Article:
While a lot of people say services like Tumblr and Posterous are not direct competitors to Twitter, they are possibly the closest thing to the micro-blogging platform. This may indicate that Twitter is hoping to improve the look of its service as the scope for images and videos is fairly limited.
It will be interesting to see if Twitter will attempt to compete with the popular visual social networks like Pinterest, that have bloomed in 2012.
Posterous has also been hailed by its users as a great product, so Twitter will be keen to bring in some new talent to work on future developments.
What will happen to Posterous?
As it stands, Posterous will continue to exist but will not be updated as the team has moved to Twitter.
However, Posterous really emphasise that they will ‘give ample notice before any changes or disruptions to the service’ and also provide instructions on backing up and migrating your content. This gives a strong indication that Twitter will phase out the service in the future.
What is Summify?
A summary of your social news feeds. Like a junk filter for your social feeds – only shows you what you want to see from your various social networks and blogs.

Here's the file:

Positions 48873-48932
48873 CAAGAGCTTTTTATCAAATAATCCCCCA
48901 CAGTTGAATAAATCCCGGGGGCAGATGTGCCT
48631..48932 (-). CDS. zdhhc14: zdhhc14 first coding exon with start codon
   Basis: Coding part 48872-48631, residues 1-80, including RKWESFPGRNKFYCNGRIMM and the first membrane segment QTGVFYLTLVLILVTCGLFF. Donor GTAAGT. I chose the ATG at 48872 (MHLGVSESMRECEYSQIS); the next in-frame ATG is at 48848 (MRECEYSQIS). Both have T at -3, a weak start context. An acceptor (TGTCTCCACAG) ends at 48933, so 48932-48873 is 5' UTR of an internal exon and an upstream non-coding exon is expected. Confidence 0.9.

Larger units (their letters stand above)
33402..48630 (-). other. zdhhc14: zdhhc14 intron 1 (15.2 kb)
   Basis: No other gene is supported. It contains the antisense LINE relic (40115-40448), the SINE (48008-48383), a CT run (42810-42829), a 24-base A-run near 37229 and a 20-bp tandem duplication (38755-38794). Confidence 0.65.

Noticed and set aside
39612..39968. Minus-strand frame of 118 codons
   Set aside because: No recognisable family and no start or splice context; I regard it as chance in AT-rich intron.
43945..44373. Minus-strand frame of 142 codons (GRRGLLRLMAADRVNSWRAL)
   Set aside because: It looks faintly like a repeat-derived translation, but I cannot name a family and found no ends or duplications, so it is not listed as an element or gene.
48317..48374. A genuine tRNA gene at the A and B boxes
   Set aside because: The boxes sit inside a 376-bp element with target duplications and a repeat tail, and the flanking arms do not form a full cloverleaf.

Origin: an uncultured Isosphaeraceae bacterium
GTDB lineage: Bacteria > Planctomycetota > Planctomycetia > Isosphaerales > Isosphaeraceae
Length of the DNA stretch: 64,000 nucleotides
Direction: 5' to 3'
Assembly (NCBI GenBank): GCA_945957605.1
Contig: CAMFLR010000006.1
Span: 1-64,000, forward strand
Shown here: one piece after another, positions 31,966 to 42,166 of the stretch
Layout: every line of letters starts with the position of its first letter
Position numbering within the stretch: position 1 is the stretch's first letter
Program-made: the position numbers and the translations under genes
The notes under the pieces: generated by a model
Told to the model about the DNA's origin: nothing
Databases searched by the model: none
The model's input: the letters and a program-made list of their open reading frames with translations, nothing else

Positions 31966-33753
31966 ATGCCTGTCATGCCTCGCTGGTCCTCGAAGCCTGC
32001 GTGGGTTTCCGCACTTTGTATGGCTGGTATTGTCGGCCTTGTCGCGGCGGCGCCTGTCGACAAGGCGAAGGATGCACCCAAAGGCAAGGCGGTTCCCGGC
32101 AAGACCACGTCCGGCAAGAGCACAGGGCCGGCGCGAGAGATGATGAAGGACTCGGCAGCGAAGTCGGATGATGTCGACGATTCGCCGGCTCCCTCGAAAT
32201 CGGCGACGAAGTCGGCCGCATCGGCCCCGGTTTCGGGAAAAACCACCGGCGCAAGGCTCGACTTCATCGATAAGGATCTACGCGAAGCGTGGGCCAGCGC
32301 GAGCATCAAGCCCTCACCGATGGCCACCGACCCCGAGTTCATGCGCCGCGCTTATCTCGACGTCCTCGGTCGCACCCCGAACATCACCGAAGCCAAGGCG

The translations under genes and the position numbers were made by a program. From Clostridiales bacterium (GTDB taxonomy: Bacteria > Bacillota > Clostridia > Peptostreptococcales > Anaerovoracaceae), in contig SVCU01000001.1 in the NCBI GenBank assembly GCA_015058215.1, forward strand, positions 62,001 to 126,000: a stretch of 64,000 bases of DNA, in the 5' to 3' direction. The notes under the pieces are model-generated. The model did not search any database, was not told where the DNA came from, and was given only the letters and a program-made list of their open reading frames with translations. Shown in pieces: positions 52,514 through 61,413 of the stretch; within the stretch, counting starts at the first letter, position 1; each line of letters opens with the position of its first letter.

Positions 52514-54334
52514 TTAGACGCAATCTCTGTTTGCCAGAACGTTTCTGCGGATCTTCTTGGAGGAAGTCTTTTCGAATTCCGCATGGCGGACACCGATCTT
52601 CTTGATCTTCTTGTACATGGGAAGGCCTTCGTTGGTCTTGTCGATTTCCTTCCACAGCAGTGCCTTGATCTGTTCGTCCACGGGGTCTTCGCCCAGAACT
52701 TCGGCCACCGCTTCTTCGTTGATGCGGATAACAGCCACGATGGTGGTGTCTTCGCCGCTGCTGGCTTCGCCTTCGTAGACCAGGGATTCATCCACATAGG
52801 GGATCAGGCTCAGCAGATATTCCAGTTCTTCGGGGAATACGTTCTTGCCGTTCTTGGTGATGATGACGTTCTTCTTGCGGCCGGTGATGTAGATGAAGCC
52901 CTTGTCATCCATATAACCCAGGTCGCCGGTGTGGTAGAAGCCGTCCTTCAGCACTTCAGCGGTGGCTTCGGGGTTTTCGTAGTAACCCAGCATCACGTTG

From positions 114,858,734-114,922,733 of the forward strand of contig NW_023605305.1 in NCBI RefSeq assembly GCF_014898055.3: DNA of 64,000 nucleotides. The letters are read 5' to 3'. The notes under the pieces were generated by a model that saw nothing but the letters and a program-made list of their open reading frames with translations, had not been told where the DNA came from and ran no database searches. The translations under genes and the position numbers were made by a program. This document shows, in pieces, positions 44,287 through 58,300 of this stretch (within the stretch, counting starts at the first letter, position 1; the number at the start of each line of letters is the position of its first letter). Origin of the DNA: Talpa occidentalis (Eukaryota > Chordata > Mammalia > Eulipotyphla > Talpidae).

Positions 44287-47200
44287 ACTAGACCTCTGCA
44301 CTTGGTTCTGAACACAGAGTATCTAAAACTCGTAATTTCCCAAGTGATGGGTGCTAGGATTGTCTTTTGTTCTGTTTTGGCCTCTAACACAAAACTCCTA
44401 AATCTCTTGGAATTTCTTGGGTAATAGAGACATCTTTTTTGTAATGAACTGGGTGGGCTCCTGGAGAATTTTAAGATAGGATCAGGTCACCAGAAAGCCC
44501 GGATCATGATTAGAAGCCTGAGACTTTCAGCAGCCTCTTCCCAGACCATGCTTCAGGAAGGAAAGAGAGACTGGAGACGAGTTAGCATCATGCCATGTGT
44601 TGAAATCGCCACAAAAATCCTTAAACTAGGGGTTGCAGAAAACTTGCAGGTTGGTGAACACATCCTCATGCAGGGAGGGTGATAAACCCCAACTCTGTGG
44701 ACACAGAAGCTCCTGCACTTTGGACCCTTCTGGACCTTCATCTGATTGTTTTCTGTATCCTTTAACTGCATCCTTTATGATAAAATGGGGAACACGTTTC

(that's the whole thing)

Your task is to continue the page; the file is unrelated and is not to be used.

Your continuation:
Why acquire Summify?
One problem with Twitter that keeps a lot of potential users away is the firehose approach. If you follow more than 10-20 people then it is almost impossible to keep up with anything. Most frequent users just dip in and out – potentially missing important updates or content they want to read.
The acquisition of Summify indicates that Twitter is trying to ‘connect people with the most relevant news for them, in the most efficient manner’ (Summify’s goal).
What will happen to Summify?
According to their FAQ, Summify has disabled new account registrations and drawn back features. They plan to shut down the current product in the new future.
Rather than launch Summify as a Twitter brand the team will be joining Twitter’s Growth team to improve Twitter.
What is TweetDeck?
Social monitoring and sharing platform similar to Hootsuite. Allows multiple account access and management of other social accounts including Facebook and LinkedIn.
Why Acquire TweetDeck?